Groundbreaking new anti-inflammatory drug considered biggest breakthrough in treating heart disease since statins


What is considered the biggest breakthrough since the discovery of statins, results from a new study has found anti-inflammatory injections to be helpful in preventing heart attacks by lowering inflammation.  The drug called canakinumab (can-uh-KIN-yoo-mab), looks to be one of opening an alternative frontier ushering in a new era of therapeutics for treating heart disease.  Results were published in the New England Journal of Medicine and Lancet, and presented at the European Society of Cardiology conference in Barcelona, Spain.     

Statins treatment of heart disease

In the arena of preventative cardiology, statins such as Lipitor are a class of lipid-lowering medication which work primarily by lowering LDL or bad cholesterol.  They have been considered a major discovery in their huge impact on reducing cardiovascular disease (CVD) and mortality in those who are at high-risk.  They are particularly effective in treating CVD in the early stages of the disease and in those at elevated risk but without CVD.  The only problem is up to one-fourth of people who have one heart attack will go on to have another within five years even if they are taking a statin regularly.  This is believed to be due to unchecked inflammation within the heart’s arteries. 

It is known that when a joint is injured or swells it is due to inflammation.  But our bodies can experience similar chemical responses from inflammation over time related to unhealthy lifestyle habits.  When inflammation is chronic or long-term, this sets the stage for damaged arteries and blood clots leading to a heart attack or stroke.  A blood test called high-sensitivity C-reactive protein, or CRP can determine if a person has inflammation.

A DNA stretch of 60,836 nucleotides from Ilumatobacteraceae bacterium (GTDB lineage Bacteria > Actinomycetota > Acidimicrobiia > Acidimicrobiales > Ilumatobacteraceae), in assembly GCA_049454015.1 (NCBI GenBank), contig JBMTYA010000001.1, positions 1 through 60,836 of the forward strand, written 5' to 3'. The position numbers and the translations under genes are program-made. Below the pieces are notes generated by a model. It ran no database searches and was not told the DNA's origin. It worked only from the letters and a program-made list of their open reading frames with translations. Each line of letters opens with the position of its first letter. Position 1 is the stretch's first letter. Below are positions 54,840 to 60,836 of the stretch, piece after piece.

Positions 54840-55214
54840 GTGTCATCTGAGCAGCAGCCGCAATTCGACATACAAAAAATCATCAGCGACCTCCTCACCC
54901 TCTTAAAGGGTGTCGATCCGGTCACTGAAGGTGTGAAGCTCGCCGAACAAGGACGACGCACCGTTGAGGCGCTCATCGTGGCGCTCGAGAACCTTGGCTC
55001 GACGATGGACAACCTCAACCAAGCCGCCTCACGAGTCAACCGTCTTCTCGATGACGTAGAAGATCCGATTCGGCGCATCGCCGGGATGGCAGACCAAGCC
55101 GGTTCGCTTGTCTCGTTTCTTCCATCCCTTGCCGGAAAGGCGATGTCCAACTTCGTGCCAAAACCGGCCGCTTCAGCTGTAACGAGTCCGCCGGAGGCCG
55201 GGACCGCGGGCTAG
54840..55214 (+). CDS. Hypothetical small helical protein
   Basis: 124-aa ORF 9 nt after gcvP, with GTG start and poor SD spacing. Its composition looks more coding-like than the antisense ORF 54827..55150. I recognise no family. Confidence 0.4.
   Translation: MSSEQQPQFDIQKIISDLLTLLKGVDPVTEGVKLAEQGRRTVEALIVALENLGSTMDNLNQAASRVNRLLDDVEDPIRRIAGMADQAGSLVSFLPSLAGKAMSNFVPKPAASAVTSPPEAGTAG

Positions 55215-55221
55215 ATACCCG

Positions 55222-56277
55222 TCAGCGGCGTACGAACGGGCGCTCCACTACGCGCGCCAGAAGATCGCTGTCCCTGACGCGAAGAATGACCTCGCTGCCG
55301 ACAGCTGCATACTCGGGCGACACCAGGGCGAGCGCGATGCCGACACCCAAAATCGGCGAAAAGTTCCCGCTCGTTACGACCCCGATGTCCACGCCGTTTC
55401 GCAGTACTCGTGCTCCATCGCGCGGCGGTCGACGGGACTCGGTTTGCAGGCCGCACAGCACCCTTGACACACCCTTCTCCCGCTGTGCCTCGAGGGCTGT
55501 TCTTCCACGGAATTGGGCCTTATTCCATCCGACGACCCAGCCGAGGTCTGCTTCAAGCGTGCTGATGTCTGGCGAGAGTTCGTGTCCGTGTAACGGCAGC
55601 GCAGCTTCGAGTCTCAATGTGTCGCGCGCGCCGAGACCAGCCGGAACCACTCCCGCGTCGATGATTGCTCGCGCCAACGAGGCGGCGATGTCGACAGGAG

Groundbreaking study addresses inflammation

This new study, which lasted for four years, enrolled over 10,000 people who were heart attack survivors with low cholesterol but who had a positive blood test for inflammation or high CRP.  Every patient received high doses of statins along with either three doses of canakinumab or a placebo.  Both canakinumab and the placebo were given by injection every three months. 

Results of study

The individuals receiving the medium dose of canakinumab had a 15% reduction in fatal and non-fatal heart attacks and strokes over the next four years compared to those receiving the placebo.  This led to a 30% reduction for the need of costly interventional procedures such as bypass surgery and inserting stents.  Death rates between patients on canakinumab and patients given placebo injections showed no difference.  Canakinumab also did not change cholesterol levels. 

A downside of canakinumab was that it increased the risk of causing a fatal injection of about 1 out of every 1,000 patients treated with older adults and people with diabetes being the most vulnerable.

Possibility of anti-cancer effect from canakinumab

A driver of the spread of cancer can be inflammation.  An important discovery was patients from the study who were given injections of canakinumab had only half the death rate from cancer as those receiving the placebo.  In fact, an interesting side effect of canakinumab was that dying from lung cancer was reduced by over 75% which is not yet understood by the researchers why.  Future trials are planned to research canakinumab’s potential protective effect against cancer.

Scientists do not believe that canakinumab prevents new cancer from developing but that it might slow the growth of tumors that have already begun. 

In conclusion

What this study shows is that inflammation is a contributor to increasing the risk of heart disease and that when it is lowered, it can save lives.  This is great news since heart disease remains the leading killer of Americans.  Any new treatments that show promise for fighting CVD is always welcomed news.